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  • I am a cinematographer that just wrapped on a feature film starring Nick Thurston (White Irish Drinkers) and Michael Rispoli (The Sopranos, Rum Diaries and Magic City). We initially were thinking of renting a RED or Alexa but we quickly realized they were out of our budget. Our rental house suggested the Sony F3. I had never worked with the camera before, much less heard alot of buzz about it. I gotta tell you, the F3 is absolutely one of the best cameras I have ever worked with. Our rig consisted of an S-log upgraded F3 recording to a PIX 240 at almost 250megabits. The external PIX recorder allowed us to record at a much higher bit rate than onto it’s sxs cards (which we used as backups) and into a 4.2.2 color space, converting to native QuickTime PRO-RES files. You can even put out ALMOST RAW to other devices such as the Gemini. The camera rig was used in conjunction with Zeiss CP.2 lenses. The 14 stop latitude you get with S-Log is a DREAM. The roll offs from highlights to dark are smooth and broad. I found that I didn’t have to tweak my lights as much because so much detail was being retained before lighting. I rarely had to go over 800 iso. This camera turned out to be the perfect solution for this film mostly because of our limited budget for post, grip and lighting. This camera made my lean light package WORK and gave me bang for my buck. I never felt that I didn’t have enough lights for my scenes. Even my large master ones. I would absolutely recommend this camera for professional work. Because of my experience with it, I am now increasing my rate to include a Sony F3 camera rental package. The images this thing can put out in the hands of a talented DP are STUNNING. (BTW, a trailer to the film will be released soon for “Not For Human Consumption” directed by Chris Alonso, shot by Anthony Dones)

  • I made several tests on the C300 and F3. I was shocked to see the very small size of the video in the F3 comparing to any other camera (5d; red; c300).
    And that small size has nothing to do with the incredible output signal quality of the F3 and the s-log !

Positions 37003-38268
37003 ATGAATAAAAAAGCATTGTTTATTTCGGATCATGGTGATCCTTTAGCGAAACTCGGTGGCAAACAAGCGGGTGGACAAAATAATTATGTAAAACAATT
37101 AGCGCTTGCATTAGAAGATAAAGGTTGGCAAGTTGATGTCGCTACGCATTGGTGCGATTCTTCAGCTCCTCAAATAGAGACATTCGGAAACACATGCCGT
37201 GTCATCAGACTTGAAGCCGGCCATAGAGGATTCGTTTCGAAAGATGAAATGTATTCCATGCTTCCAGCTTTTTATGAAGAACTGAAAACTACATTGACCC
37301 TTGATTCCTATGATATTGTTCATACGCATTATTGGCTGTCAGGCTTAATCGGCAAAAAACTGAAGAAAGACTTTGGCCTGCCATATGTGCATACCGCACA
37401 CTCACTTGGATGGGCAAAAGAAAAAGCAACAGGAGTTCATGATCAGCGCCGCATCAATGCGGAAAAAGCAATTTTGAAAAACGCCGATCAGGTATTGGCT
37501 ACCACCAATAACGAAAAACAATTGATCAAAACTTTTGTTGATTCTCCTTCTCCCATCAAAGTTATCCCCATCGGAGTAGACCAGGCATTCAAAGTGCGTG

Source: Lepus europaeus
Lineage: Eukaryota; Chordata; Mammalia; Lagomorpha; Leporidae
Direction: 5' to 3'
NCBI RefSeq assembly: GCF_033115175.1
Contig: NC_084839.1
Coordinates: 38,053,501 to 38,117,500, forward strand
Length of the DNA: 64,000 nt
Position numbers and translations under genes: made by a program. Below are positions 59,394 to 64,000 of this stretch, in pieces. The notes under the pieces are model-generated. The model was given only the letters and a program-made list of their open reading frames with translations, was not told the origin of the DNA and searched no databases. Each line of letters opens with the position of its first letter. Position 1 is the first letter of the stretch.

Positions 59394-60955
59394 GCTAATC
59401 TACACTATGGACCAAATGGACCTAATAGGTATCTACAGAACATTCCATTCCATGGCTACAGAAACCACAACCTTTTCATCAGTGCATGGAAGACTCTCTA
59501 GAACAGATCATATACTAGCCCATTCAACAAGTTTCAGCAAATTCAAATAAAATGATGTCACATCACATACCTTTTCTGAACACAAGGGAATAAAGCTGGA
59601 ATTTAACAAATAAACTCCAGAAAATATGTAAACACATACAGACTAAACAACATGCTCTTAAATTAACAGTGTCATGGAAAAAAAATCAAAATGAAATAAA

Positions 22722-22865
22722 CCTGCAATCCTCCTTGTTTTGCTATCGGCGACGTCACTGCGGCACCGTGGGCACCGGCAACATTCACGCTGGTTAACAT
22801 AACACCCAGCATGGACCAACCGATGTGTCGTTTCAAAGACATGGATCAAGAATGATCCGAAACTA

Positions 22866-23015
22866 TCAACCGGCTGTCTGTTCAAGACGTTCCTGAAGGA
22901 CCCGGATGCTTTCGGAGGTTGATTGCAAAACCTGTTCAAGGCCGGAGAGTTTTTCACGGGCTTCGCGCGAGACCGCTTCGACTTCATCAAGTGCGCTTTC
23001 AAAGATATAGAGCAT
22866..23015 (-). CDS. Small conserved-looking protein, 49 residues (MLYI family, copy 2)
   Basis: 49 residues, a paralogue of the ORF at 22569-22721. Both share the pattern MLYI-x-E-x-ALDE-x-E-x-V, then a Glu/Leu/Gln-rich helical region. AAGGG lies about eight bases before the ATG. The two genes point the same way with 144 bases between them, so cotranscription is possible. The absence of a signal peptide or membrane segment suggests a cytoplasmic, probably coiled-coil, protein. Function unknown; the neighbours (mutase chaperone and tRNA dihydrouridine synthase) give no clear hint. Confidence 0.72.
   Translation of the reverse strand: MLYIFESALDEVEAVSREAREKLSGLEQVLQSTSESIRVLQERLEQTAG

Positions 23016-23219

• It really drives me crazy how people talk about different cameras capturing data in the low lights…like that’s a good thing…The info is dark for a reason…that still you posted of the C300 looks terrible…all the artifacting…I’ve done jobs (I’m a colorist, and not a resolve at my house with my quad core cpu colorist, I’m a colorist on a baselight that trained and lived in LA for 8 years working my way up…so yeah, I know how to read a scope) Where was I…Ah yes, i’ve done jobs shot on the F3 but through the gemini, DPX sequences, that were phenomenal…really…I’d put it up against the Alexa all day long…I’ve also work with the .MXF files coming from that camera…Both s-log, both fantastic to work with…I’m doing my first C300 job tomorrow…First annoyance is that the baselight can’t decode the source files they shot…Says they’re .mpg encoded .mxf’s…Don’t know, but it’s an additional 2k+ for the baselight to read them…Never had an issue with the F3…We’ll see…But in my opinion Sony has been out front in the HD world ever since the Cinealta 900…Well with the exception of that Xdcam POS…Anyhow, i’m not a big techno geek…I just know what I see and what I work with and, unless I was doing a ton of compositing, I’d be shooting the F3 all day long…I’ve seen test files from the F65…Was impressive…But total overkill for 99% of what’s being done today…Remember it’s ALWAYS better to shoot over then under…ALWAYS!!!!!!!!!! I don’t care about your low light test BS…

  • I have owned my F3 for 2 years now. I have basically been very happy with the camera. The one weak spot for me seems to be a bit of a green magenta over ride. For example if I am doing an interview with two people and one has a redder complexion it seems to be enhanced on the F3. Additionally I shoot a fair amount in office buildings and find when shooting through the thick glass, particularly when using ND gel, the outside goes green and I have to use 1/2 plus green to compensate on all my lights, and that at times is not enough. I can play with the matrix or lens shading but obviously if I take red out it makes the other parts of the picture green. I often use the 5D II or III as a second camera and find it does not have this issue. Has anyone else experienced this or do you have any suggestions on how to work around it?